Freezing stock in jars

September 20, 2011 · 14 comments

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After our vacation in Michigan, book-ended with all the prep that goes into packing for a family of five, and all the laundry/bedtime-adjusting/post-vacay-depression-fighting/reality-facing on return, it had been a couple weeks since I’d made it to the Goodwill Outlet.

What, I’ve not convinced you just how high this is on my priority list? My sister tweeted last weekend that I’m “a yard sale [or trip to Goodwill] shy of an A&E reality show” (hey, if it paid, I’d consider).

Friday afternoon, I saw an opportunity. My husband was taking our older two kids to an event, and as I pondered my options for the evening, it hit me that they bring out new bins at The Outlet at 5pm. I texted my friend Sarah, picked her up 20 minutes later, and was on my way to avoiding a weekend of withdrawal symptoms.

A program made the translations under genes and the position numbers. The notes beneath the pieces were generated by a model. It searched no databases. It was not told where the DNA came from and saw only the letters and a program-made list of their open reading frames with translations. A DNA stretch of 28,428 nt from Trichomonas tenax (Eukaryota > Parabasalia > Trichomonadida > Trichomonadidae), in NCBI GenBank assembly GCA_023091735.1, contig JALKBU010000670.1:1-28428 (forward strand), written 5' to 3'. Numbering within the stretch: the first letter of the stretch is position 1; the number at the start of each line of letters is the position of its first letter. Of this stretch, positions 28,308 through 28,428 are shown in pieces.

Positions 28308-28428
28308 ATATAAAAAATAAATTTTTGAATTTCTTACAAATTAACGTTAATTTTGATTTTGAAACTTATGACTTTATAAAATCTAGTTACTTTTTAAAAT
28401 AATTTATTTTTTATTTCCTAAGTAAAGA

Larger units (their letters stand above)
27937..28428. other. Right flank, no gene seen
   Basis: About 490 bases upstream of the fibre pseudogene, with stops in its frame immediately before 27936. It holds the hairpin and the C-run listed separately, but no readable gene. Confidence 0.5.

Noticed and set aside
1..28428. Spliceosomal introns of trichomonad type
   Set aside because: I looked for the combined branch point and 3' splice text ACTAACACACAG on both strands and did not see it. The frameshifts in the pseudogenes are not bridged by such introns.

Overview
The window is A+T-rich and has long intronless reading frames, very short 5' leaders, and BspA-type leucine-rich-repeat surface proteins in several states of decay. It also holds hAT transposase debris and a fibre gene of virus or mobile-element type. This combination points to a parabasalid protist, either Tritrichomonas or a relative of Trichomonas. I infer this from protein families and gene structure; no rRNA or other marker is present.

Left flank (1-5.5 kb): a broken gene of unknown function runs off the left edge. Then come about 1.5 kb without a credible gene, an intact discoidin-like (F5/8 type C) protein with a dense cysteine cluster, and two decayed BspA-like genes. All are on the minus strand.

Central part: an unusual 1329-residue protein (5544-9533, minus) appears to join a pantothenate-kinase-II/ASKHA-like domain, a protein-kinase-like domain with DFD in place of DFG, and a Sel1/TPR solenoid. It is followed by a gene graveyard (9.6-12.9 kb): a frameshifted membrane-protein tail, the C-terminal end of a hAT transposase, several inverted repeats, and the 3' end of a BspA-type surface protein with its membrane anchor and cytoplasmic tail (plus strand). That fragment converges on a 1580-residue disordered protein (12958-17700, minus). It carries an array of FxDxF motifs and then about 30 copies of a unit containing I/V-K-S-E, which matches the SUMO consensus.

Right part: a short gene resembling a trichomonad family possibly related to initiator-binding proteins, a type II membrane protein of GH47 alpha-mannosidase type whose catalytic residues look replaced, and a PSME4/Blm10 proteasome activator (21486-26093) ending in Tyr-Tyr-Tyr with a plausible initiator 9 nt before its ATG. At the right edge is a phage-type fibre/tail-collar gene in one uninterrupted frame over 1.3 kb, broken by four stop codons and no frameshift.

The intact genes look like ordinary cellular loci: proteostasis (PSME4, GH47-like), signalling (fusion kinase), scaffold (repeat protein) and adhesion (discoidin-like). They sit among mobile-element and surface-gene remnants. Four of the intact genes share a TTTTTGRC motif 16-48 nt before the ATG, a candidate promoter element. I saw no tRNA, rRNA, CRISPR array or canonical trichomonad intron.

The first thing I picked up to put into my cart was a big box of Poise Undergarments.

Not, of course, filled with its original contents, but rather with 24 quart-sized Ball jars. Glassware costs only 49¢/pound, so the box probably ran about $4.

At home, Tim rolled his eyes and shook his head as I Goo-gone’d, washed, and sanitized the jars. No, I had no specific plans for them, but I knew I needed them. They went right back into the Poise box, and into the basement.*

Only to come out two days later, as I started my first pot of chicken stock, prepping for soup season.

In years past, I’ve frozen my stock in ziplock bags, stacking them flat in the freezer to maximize space. But on many occasions I thawed a bag only to find that, in getting knocked around in the freezer, it had split. Translating into a loss of valuable stock and a royal mess, discovered only after the bag had thawed into a pool that dripped undiscovered, quietly and steadily, to the floor.